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Understanding Open Source Software

My thoughts and findings about questions concerning Open Source Software

I have been contributing to Open Source Software (OSS) for over 3 years now, at ThoughtWorks. Many people seem to have some misconceptions about OSS, or don’t fully realise the implications and impact of OSS. In this blog, I have shared a few of my learnings and thoughts on this topic. If you are technologist – who has some familiarity with OSS, then it’s likely that this article will be helpful.

Just because the source code is available does not mean it is Open Source

Most people explain Open Source Software (OSS) as — a software that has made its source code available publicly. That is an incomplete and incorrect definition of the term Open Source Software.

An Open Source Software is software where the code is not only freely available to view, but also to modify, redistribute, and has an associated license that allows for this to happen. This is how Wikipedia defines Open Source Software (OSS):

Open-source software (OSS) is computer software with its source code made available with a license in which the copyright holder provides the rights to study, change, and distribute the software to anyone and for any purpose.

Irrespective of the OSS license being applied, the above conditions should be true for a software to call itself Open Source.

A more precise, easy-to-understand and widely referenced definition of Open Source Software is maintained and managed by the Open Source Initiative (OSI) on this page: Open Source Definition. It mentions ten criteria that should be satisfied by the distribution terms of the software license for it to be accepted as Open Source. Some of these criteria are: free redistribution, must have easy access to un-obfuscated source code, should allow modifications and distribution of these modifications, should be free of discrimination against people/geographies/groups/field of endeavour/technology stack, etc.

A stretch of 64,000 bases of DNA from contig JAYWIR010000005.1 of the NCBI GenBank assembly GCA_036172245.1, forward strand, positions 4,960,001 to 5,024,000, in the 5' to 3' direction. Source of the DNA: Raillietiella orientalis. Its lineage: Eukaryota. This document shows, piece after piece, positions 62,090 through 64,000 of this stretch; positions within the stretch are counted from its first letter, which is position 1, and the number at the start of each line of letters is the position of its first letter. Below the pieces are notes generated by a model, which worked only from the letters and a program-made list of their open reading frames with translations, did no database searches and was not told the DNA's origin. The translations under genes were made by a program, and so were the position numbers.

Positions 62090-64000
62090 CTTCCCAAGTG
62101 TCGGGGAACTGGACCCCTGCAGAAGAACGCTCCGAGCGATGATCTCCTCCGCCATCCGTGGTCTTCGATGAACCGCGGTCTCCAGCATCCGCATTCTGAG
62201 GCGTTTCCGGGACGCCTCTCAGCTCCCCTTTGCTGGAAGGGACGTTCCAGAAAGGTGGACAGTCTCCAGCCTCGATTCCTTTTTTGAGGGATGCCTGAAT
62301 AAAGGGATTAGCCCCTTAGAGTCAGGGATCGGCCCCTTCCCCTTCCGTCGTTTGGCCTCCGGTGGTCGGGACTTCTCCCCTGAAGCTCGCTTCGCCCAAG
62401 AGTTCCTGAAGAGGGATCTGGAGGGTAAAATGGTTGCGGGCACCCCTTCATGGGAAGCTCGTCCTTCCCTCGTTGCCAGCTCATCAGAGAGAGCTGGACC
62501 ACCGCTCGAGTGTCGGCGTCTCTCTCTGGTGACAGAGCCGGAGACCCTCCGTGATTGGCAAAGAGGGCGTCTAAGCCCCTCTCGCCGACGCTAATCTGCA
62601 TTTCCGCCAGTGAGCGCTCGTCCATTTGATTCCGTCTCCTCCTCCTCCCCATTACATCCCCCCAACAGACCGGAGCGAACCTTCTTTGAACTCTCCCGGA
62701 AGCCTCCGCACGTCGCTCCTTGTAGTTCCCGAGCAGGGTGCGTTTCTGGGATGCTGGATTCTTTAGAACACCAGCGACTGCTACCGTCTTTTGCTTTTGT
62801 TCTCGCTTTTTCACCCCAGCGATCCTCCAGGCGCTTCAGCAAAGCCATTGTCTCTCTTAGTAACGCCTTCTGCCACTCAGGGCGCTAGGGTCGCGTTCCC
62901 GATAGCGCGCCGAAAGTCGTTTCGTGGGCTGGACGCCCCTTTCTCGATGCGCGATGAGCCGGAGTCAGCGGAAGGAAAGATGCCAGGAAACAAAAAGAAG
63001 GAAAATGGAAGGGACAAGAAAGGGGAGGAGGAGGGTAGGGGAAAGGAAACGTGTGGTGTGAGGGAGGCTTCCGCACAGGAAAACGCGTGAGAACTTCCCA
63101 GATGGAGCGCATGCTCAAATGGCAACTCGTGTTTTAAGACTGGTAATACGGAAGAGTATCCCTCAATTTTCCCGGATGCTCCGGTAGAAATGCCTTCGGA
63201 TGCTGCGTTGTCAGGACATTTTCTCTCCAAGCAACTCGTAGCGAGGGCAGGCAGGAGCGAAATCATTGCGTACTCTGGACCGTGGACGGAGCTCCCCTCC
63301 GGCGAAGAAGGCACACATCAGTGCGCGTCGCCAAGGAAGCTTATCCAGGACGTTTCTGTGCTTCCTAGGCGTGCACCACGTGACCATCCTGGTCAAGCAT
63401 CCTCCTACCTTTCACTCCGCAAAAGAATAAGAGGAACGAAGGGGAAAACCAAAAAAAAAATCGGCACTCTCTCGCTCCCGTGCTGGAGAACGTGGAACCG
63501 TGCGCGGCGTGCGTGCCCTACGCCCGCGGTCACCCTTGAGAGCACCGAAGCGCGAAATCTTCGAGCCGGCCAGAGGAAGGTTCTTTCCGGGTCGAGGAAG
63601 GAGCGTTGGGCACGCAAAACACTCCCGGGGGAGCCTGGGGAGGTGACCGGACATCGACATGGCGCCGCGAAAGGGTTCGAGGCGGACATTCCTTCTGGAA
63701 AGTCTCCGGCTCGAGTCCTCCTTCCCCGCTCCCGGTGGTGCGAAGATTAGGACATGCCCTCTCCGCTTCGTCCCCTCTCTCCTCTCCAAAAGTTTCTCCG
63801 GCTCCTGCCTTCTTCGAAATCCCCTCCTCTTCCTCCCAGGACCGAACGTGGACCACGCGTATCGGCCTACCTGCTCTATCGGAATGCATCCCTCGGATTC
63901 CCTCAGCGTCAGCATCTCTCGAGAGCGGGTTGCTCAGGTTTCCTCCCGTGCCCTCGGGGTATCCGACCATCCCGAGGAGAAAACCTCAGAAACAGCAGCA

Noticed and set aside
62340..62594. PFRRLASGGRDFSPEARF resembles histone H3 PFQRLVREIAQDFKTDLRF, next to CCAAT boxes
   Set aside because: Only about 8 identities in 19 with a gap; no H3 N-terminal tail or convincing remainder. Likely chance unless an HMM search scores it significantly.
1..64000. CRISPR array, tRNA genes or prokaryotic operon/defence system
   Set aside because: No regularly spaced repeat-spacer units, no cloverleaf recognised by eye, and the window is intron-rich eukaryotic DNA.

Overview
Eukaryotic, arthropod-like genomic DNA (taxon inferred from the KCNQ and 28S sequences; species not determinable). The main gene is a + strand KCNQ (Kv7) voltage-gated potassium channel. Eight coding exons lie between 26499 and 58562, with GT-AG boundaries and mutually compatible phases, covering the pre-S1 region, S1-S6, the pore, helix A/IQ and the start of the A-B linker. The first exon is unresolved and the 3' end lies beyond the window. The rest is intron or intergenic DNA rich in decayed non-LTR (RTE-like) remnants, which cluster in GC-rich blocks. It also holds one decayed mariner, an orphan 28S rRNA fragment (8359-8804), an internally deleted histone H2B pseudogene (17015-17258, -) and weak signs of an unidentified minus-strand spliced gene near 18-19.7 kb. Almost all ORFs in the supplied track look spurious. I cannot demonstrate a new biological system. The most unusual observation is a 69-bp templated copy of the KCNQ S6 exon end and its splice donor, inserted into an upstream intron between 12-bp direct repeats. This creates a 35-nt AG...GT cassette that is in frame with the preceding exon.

So – just having access to source code isn’t Open Source. It’s a much broader term, associated with greater freedom.

So then what is the deal with the different licenses – GPL, MPL, Apache, etc?

Note: I am not a lawyer. Please consult a qualified lawyer when you are inspecting / figuring out an OSS License for your company or software. My advice here is informal. Licenses are a complex beast – especially when softwares containing different licenses are put into the mix.

There are many available OSS licenses publicly recognized to make it convenient for you to choose the one that suits your needs. The Open Source Initiative (OSI) maintains a list of approved licenses here for you to choose from.

All these licenses are recognized as Open Source Licenses, and hence should provide the same freedom as mentioned above while explaining what does OSS mean – but there is always something unique about each license that makes them stand apart. This is why you need legal counsel. Your motivations and business model will affect the choice of license.